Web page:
The samadhi referred to here is the same as enlightenment. It is what is referred to in Chan as “illuminating the mind and seeing one’s nature.” The word “samadhi” has several meanings in Buddhist sutras. Most commonly, it refers to deep meditative absorption or concentration. Dhyana also refers to that state. Such samadhi can be attained by practitioners seeking worldly benefits, in which case, it is part of worldly dharmas and worldly practice. Meditative absorption samadhi can also be part of a practice which transcends worldly phenomena. Both Hinayana and Mahayana Buddhists practice samadhi of this nature.

What are the differences among these samadhis? Mahayana samadhi is attained by Mahayana Bodhisattvas. Sentient beings in this state remain in samadhi during daily activities. Whether they give Dharma talks, help sentient beings, meditate, make trades on the floor of a stock exchange, or

engage in any other activity, Mahayana Bodhisattvas remain in samadhi.

How does this differ from the state of mind of an ordinary sentient being? A Bodhisattva has no attachment to or concern about what he does or the results of what he does. He has no vexations, nor does he experience emotions, such as happiness, sadness, anger, and excitement, as ordinary sentient beings do. Helping sentient beings is his only concern, and he naturally does whatever is necessary to bring them peace and help them progress in the Dharma.

There are two kinds of Hinayana Arhats. One kind attains Arhatship through samadhi, and the other attains this state without experiencing samadhi. Like Mahayana Bodhisattvas, those who attain Arhatship through samadhi are free from vexations, both in meditation and in daily life. They are free from self attachment. However they differ from Bodhisattvas in that they do not have the aspiration to help sentient beings. Such Arhats tend to spend their time in meditation.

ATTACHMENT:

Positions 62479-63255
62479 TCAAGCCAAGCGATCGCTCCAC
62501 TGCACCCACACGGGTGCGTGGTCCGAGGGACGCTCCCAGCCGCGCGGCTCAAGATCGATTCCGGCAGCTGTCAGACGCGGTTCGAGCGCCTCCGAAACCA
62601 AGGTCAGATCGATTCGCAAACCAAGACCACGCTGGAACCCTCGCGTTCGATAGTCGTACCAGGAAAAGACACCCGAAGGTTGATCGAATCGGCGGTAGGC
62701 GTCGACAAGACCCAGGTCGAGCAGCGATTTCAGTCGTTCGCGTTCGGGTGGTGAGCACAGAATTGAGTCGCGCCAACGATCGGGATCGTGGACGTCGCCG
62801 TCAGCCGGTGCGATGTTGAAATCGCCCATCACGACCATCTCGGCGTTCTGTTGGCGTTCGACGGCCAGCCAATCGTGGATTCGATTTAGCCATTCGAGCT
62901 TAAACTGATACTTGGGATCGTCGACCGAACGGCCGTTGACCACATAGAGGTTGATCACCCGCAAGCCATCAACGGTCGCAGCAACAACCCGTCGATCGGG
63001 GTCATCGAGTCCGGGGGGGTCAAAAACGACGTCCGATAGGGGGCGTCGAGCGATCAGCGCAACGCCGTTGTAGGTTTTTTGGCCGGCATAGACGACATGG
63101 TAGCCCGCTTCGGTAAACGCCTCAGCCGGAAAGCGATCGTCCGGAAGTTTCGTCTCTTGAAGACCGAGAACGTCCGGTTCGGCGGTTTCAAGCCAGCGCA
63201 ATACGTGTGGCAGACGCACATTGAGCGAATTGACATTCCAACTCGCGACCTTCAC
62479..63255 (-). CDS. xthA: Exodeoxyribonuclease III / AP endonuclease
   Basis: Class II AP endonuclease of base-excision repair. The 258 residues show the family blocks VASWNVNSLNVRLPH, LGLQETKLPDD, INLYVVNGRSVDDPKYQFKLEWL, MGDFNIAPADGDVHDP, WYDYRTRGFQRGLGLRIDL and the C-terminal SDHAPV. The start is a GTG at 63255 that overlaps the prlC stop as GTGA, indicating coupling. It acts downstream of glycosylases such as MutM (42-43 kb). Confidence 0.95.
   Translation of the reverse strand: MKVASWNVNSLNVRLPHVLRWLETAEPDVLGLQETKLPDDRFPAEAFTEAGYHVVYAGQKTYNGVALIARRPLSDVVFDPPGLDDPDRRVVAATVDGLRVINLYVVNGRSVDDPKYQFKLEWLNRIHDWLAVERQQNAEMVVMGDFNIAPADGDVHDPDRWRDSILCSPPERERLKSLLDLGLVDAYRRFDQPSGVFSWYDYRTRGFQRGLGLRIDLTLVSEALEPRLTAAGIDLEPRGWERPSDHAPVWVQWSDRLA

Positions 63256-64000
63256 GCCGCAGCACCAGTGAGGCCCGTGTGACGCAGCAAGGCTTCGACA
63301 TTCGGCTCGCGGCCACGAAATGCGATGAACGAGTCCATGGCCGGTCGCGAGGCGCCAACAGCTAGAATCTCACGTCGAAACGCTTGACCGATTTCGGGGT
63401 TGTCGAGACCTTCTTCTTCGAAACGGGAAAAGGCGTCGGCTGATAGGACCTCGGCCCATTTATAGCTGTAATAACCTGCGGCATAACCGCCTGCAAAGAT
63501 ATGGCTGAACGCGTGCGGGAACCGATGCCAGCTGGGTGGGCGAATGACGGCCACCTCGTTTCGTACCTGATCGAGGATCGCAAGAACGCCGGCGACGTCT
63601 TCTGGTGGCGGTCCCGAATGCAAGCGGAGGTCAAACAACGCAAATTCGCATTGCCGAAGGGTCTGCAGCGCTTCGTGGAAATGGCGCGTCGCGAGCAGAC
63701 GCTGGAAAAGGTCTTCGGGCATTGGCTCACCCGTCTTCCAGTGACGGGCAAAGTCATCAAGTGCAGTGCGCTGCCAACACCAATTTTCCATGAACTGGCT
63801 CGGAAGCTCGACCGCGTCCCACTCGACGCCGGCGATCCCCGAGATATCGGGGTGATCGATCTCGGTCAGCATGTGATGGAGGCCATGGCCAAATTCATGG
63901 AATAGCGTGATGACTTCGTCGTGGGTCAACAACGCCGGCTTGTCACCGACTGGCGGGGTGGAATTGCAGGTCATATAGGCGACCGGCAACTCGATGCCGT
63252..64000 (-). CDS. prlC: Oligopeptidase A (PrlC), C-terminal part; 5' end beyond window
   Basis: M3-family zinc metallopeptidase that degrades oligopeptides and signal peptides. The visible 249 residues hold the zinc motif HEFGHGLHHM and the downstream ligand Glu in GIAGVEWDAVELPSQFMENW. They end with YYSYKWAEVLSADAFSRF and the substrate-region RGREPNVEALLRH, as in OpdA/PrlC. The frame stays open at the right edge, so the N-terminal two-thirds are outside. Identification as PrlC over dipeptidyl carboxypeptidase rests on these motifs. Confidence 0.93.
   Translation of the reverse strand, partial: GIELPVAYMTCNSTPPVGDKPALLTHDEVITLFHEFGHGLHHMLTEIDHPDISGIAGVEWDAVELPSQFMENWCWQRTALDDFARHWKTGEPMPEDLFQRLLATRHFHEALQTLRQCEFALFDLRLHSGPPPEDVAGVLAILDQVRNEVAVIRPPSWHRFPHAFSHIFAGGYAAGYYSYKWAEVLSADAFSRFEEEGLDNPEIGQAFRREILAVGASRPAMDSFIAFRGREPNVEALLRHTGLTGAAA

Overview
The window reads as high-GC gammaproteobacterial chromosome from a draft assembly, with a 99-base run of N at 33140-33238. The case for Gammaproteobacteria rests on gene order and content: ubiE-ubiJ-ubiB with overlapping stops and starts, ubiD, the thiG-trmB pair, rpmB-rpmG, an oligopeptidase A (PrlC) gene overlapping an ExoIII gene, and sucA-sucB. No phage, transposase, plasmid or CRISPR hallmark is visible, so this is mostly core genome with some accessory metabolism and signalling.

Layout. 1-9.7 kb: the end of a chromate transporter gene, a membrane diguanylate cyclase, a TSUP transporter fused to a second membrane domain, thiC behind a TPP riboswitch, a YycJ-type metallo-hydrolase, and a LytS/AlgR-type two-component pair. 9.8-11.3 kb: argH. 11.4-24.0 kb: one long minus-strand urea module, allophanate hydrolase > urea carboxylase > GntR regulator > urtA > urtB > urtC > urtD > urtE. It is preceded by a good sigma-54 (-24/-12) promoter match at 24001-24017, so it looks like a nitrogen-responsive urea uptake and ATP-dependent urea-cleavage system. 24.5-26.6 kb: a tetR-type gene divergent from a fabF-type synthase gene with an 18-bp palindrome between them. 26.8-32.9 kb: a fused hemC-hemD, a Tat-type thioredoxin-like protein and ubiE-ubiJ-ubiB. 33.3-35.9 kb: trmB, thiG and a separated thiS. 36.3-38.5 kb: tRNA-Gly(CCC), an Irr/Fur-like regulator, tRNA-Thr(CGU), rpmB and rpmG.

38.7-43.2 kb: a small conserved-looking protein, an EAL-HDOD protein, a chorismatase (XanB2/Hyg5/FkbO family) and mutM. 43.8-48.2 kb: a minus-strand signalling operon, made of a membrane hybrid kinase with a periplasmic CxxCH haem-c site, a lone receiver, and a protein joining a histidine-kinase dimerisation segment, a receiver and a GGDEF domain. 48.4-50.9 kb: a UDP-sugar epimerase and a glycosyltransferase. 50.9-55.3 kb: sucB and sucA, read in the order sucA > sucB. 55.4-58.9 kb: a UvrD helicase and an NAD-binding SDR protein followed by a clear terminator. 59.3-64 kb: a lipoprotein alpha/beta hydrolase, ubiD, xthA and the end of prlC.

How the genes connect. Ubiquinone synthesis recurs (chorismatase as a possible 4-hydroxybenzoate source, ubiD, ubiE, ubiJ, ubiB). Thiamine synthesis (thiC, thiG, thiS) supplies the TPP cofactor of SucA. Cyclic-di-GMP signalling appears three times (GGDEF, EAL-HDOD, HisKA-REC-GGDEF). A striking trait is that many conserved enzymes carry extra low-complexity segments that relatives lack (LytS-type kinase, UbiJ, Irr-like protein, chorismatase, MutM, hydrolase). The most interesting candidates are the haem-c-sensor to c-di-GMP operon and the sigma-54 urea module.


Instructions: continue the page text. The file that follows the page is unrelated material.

When one enters worldly samadhi, there seem to be no vexations and no emotional fluctuations or moods. But self-centeredness remains. This is very different from the samadhi of the Arhat, in which all self-centeredness has been eliminated. A practitioner in the state of deep concentration of worldly samadhi may feel as if he is liberated from all vexations, but once he stops meditating the power of his samadhi will subside, and once again he will experience vexations. How will he respond in that case? He may return to meditation to avoid the vexations of daily life. This behavior is similar to that of the Arhat, but for a different reason. The Arhat returns to meditation not because he experiences vexations – he does not – but only because there is nothing left for him to do. This is because, unlike the Bodhisattva, he has not vowed to help all sentient beings.

Meditative absorption samadhi often entails dwelling on, or contemplating, an idea. Concentration is reached through contemplation practice. Hearing is not usually associated with this kind of samadhi practice. However the sutra does not speak of meditative absorption, it is refers to the samadhi which is enlightenment.